|Title of host publication||Encyclopedia of Evolutionary Psychological Science|
|Editors||Todd K. Shackelford, Viviana Weekes-Shackelford|
|ISBN (Print)||978-3-319-19651-0, 978-3-319-19649-7|
|Publication status||Published - 14 May 2019|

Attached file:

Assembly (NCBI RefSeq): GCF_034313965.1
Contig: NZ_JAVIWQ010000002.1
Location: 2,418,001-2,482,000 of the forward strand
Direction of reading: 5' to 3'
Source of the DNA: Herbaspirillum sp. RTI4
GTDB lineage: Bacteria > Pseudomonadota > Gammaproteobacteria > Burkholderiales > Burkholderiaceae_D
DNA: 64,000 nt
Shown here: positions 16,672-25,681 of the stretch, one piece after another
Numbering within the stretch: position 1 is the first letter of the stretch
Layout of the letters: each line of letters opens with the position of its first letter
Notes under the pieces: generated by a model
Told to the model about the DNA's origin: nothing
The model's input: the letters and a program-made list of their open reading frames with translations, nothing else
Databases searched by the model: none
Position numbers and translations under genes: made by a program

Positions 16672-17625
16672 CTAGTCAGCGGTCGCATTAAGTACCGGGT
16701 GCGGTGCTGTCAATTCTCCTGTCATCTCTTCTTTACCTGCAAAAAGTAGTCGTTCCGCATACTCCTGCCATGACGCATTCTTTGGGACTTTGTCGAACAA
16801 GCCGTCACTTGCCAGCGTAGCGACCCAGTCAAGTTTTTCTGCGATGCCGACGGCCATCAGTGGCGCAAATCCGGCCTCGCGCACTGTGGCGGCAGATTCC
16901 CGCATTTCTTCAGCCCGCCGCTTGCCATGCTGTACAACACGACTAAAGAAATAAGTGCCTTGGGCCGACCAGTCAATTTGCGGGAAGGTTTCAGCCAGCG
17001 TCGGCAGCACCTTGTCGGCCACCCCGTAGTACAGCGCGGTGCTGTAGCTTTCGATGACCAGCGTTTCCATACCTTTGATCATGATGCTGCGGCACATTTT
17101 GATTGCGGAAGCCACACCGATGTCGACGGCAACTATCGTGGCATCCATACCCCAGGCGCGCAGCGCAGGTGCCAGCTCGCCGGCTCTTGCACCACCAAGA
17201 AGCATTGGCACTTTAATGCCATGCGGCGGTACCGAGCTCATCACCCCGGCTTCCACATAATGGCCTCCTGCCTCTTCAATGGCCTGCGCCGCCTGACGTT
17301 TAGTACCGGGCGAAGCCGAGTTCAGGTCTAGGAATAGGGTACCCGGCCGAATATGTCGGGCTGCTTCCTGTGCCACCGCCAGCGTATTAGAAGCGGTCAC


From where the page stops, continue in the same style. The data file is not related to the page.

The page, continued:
Mating requires cooperation between the sexes. In species in which there are separate sexes, females and males of the same species must communicate to find each other and sperm and eggs need to be united in the correct manner to achieve fertilization. And, at least in some organisms with parental care, cooperation between parents continues after the progeny are produced. Yet, against this background of cooperation, there are less salutary interactions. For example, in some taxa males transfer in their seminal fluid molecules that result in premature death of their mates (e.g. in the fruitfly Drosophila melanogaster, nematode worm Caenorhabditis elegans, bean beetle Callosobruchus maculatus; Colorado potato beetle Leptinotarsa decemlineata; (see Chapman, et al., 1995; Shi & Murphy, 2014 for examples); or interfere with the function of other males’ sperm (a point that even merited mention in an episode of the TV series House). How and why would this occur?